In Aaron McGruder’s social critique that was the adult-rated cartoon series The Boondocks, there was an episode where the character Thugnificent rubbishes the information about a Black man running for president called Barack Obama. Thugnificent cannot believe the man’s name is what it is and scoffs at it.
“What the f*ck is a Barack? Barack Obama? Where he from? Africa?,” asked Thugnificent. When the interviewer maintained it indeed was the man’s name, Thugnificent would not buy it and quipped: “That ain’t that nigga’s name. You can’t be serious”.
That episode of The Boondocks was a fictional rendition of an actual interview of the recently departed DMX in March of 2008. Many are only now finding out as a viral tweet seems to suggest. The episode, in line with the series’ ability to satirize different aspects of African-American life, portrayed rapper Thugnificient as an insufficiently learned citizen who jumped onto the Obama bandwagon when it seemed America’s first Black president was destined for glory. Thugnificent is reminiscent of many of the people we know but so was DMX in the actual interview.
In the sit down with XXL, the rapper added that the reason he did not care about who was running for president was because “it doesn’t matter. They’re gonna do what they’re gonna do. It [individual civic duties] doesn’t really make a difference”. He continued: “It’s all a f*cking setup It’s all f*cking b*llshit”.
After his death on Friday in a New York hospital, many across the world have been mourning not only one of the most recognizable musicians and voices of the last half-century but also the most admirable star. Twitter has been flooded with stories that came with visuals about how DMX joined the dancing procession at an Albanian wedding, and how he went to a restaurant in Buffalo to make omelets, and how he would not run away from fans who mob him in the streets. These are testimonies of a superstar’s humanity without the cover of glitz. He was one of us, these stories seem to say.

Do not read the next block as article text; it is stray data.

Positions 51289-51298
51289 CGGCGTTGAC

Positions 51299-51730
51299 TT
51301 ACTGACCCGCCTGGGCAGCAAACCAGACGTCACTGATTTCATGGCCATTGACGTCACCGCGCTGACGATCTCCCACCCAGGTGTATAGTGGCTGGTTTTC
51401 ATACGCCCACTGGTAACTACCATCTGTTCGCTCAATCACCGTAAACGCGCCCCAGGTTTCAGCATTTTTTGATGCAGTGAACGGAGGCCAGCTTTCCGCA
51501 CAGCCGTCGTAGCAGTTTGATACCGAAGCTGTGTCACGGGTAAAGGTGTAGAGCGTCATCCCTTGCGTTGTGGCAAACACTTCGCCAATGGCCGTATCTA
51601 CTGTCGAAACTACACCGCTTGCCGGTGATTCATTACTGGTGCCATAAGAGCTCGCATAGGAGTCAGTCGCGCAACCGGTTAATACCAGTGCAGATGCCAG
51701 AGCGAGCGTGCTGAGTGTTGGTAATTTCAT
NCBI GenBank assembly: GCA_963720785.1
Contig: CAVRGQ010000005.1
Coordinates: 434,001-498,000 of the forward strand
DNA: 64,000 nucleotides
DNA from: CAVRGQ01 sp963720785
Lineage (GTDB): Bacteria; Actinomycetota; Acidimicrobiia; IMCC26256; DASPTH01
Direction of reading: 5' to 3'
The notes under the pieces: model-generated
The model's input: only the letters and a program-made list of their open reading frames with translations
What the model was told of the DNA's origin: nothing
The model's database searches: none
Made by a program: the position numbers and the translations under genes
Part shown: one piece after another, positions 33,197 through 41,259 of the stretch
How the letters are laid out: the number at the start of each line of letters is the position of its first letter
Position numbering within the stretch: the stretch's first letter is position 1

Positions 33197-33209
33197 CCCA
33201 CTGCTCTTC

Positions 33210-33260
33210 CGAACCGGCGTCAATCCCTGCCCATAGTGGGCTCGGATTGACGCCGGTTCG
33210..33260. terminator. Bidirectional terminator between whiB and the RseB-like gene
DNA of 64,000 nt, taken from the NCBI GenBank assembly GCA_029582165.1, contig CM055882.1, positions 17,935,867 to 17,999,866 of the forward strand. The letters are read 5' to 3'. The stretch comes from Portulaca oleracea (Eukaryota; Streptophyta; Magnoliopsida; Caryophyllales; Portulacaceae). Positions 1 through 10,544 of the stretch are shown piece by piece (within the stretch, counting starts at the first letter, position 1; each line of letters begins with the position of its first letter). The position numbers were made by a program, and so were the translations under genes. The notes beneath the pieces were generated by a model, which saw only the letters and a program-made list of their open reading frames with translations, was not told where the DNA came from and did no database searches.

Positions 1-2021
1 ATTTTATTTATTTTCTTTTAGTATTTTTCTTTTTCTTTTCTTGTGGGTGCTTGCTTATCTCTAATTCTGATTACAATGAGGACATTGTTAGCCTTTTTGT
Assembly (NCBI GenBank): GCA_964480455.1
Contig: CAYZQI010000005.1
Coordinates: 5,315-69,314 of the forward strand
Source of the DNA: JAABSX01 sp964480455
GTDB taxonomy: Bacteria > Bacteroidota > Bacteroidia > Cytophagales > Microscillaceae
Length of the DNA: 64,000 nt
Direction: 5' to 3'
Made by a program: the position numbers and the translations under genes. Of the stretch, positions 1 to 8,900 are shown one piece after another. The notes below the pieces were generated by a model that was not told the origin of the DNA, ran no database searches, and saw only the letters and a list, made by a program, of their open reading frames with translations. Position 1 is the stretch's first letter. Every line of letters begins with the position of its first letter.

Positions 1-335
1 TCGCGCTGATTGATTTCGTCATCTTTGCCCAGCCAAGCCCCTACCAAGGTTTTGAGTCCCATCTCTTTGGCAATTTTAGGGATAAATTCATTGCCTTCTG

But I am of the opinion that nothing quite qualified the ordinariness of DMX better than his resolve to distrust political power and rely on the strength of his own assumptions of social reality. The man did not believe a Barack Obama was running for president but in fairness, most Black people were still getting acquainted with their future president at the time. It is unforgivable that he treated Obama’s name with contempt but that is another issue. The point has to do with DMX’s fatigue with a system that does not inure to the benefit of the people. He was fed up. That is singularly the most popular sentiment of ordinary people about today’s politics.
Why should he be remembered for this? DMX told us in interviews and in countless songs that he was not up against enemies so much as he was up against personal demons. The drugs seemed like an outgrowth of emptiness installed by childhood abuse and neglect. From an early age, DMX was shown by this world that he had no one but himself to see him through. This brand of self-reliance was ultimately destructive but it cannot be detached from the fact that the community or system failed an individual. He had his own reasons for not giving a hoot about who became president because there was no positive correlation to his life. Isn’t this how most of us feel?
He was was gritty and gruff but the growling rapper deliberately and unconsciously revealed so much vulnerability that made him likable. Even as he abused drugs and produced gangster rap, he was associated with truth and some sense of innocence. We knew that.
Jay Z is great, Diddy was an industry genius and Kanye West is eccentric. But all three look like they will suit up in a second to get paid. Hip hop’s claim to being the medium for social consciousness and vulnerability of Black American humanity rests with the likes of DMX.